What really makes F Is For Family special, though, is how it functions not only as an episodic comedy series but also as a serialized dramatic narrative. A fair number of jokes carry over across multiple installments; some are introduced early on only to pay off in a big way later on. Such continuity allows certain aspects of the series to function both comedically and dramatically, and occasionally as both at once. There are characters like the Murphy’s elderly German neighbor, whom the kids believe to be a Nazi but actually survived a Holocaust concentration camp, whose significance only really becomes clear in the final minutes of the series, or the two hillbilly kids whose lack of hygiene and intelligence is amusing before it becomes worrying. Often, the series pursues tough, typically serious subject matter but, crucially, it doesn’t short-change any of it, instead finding heart in the darkness.
The series possesses a rare comic voice tinged with melancholy and mounting discomfort, one that delivers some gut-busting moments and other times makes the laughs catch in your throat. As the Murphys navigate through mishap after mishap, they in subtle ways grow both wearier and wiser. The show’s humor is grounded in the deep pain and existential ennui that hangs heavy around Frank and Sue’s necks – much like BoJack Horseman, the series reaches into dark corners and favors sometimes brutally harsh realities. While undoubtedly a comedy, its bleak world view and unflinchingly honest portrait of the American family hit harder than a lot of dramas.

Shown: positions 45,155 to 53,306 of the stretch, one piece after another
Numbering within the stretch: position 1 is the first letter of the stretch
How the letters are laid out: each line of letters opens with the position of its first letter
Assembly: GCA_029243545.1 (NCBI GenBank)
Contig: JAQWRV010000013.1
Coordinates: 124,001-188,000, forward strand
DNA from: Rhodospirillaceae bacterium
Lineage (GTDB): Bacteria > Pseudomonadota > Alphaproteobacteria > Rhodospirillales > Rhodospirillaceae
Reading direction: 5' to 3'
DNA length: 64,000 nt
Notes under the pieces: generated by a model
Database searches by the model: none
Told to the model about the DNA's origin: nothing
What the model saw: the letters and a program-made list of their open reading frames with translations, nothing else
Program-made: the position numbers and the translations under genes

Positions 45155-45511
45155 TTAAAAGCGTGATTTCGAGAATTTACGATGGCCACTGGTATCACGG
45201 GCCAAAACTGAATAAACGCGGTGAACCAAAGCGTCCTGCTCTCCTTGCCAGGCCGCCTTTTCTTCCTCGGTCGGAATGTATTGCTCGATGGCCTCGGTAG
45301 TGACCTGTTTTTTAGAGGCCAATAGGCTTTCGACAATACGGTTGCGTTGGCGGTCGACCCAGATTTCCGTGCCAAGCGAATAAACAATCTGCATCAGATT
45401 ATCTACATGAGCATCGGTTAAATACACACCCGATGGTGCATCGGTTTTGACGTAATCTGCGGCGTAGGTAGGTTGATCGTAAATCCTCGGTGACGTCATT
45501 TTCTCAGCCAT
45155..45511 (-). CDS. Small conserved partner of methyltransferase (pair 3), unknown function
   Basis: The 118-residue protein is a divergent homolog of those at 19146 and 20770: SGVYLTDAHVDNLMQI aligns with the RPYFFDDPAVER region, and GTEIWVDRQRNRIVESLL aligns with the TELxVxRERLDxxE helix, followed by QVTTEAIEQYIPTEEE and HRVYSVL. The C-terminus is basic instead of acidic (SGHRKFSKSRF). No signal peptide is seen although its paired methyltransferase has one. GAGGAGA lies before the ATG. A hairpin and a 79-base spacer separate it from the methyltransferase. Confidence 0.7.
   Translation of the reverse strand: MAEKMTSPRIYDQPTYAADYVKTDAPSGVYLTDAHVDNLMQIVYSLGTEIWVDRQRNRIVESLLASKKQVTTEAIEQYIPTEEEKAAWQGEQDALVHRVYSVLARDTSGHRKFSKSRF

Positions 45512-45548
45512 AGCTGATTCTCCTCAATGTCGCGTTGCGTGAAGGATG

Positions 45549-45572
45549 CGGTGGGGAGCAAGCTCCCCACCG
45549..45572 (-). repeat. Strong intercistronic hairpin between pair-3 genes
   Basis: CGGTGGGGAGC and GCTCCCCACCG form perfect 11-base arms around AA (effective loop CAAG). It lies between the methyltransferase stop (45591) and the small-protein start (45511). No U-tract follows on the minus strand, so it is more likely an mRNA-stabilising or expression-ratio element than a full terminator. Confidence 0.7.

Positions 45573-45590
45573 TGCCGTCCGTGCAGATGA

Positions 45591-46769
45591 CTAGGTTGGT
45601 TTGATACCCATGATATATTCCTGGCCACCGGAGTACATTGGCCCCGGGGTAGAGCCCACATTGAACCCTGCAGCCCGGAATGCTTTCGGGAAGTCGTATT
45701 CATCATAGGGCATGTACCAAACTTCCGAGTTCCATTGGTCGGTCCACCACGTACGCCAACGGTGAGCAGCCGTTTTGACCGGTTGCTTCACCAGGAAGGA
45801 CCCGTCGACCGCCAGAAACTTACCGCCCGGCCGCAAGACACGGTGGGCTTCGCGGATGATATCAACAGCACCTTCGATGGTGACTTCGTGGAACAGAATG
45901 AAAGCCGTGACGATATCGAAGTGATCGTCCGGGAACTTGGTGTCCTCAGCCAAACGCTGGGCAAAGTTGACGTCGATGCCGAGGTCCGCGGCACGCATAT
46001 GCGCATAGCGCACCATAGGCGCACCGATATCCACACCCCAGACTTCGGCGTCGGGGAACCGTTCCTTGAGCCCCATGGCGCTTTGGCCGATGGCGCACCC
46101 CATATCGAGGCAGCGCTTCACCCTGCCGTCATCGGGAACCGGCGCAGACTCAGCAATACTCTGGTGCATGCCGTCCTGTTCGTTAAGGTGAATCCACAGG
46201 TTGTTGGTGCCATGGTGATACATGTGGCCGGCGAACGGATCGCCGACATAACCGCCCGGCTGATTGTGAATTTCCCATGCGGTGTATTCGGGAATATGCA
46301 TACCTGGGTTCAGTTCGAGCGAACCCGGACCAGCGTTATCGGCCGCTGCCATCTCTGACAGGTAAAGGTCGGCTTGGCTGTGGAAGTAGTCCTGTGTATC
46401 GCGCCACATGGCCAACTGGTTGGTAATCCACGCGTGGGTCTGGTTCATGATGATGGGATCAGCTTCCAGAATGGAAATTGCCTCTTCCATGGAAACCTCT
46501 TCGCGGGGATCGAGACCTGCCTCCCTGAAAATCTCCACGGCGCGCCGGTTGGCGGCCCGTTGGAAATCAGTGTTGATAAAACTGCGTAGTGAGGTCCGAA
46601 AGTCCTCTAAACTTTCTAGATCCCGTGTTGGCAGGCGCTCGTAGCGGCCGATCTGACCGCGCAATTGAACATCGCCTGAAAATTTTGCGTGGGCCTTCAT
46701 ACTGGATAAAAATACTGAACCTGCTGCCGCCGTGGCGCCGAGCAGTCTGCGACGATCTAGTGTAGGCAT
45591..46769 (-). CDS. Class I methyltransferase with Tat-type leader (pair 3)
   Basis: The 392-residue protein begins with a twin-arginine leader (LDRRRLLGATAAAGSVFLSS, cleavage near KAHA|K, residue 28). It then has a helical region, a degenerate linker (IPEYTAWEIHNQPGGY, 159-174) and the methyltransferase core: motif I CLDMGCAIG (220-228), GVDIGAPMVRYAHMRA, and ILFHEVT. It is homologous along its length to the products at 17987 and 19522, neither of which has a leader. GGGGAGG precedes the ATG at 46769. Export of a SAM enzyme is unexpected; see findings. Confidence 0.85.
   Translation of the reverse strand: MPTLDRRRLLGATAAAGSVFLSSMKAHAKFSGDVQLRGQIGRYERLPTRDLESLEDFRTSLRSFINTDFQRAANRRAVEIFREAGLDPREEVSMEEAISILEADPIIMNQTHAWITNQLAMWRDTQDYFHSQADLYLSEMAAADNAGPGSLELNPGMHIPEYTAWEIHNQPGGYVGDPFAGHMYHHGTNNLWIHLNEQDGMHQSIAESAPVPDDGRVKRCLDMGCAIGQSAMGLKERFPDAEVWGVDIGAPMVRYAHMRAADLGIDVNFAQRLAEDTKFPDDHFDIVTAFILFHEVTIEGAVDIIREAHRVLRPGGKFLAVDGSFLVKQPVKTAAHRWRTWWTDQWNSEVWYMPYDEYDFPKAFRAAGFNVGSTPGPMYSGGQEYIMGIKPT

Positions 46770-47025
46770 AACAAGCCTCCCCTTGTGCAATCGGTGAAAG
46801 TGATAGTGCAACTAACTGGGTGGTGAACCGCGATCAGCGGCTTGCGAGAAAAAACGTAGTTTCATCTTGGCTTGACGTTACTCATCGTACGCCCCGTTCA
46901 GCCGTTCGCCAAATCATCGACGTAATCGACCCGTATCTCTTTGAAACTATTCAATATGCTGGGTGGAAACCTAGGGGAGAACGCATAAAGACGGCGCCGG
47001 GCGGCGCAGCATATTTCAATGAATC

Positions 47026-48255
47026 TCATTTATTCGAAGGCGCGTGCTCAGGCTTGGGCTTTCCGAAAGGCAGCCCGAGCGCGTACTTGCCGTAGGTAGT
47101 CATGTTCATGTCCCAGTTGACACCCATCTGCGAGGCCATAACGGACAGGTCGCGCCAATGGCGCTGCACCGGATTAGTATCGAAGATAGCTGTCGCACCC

In just six episodes, F Is For Family will certainly make you laugh, but its dramatic heft is so unexpectedly huge that it might also move you to tears. Though Netflix has bigger, buzzier original content landing around the holiday season, this one is an unexpected, much appreciated gift for fans of good television everywhere, as well as a terrific reminder that its streaming service home is doing more amazing things for the medium right now than just about anyone else.
In just six episodes, F Is For Family will certainly make you laugh, but its dramatic heft is so unexpectedly huge that it might also move you to tears.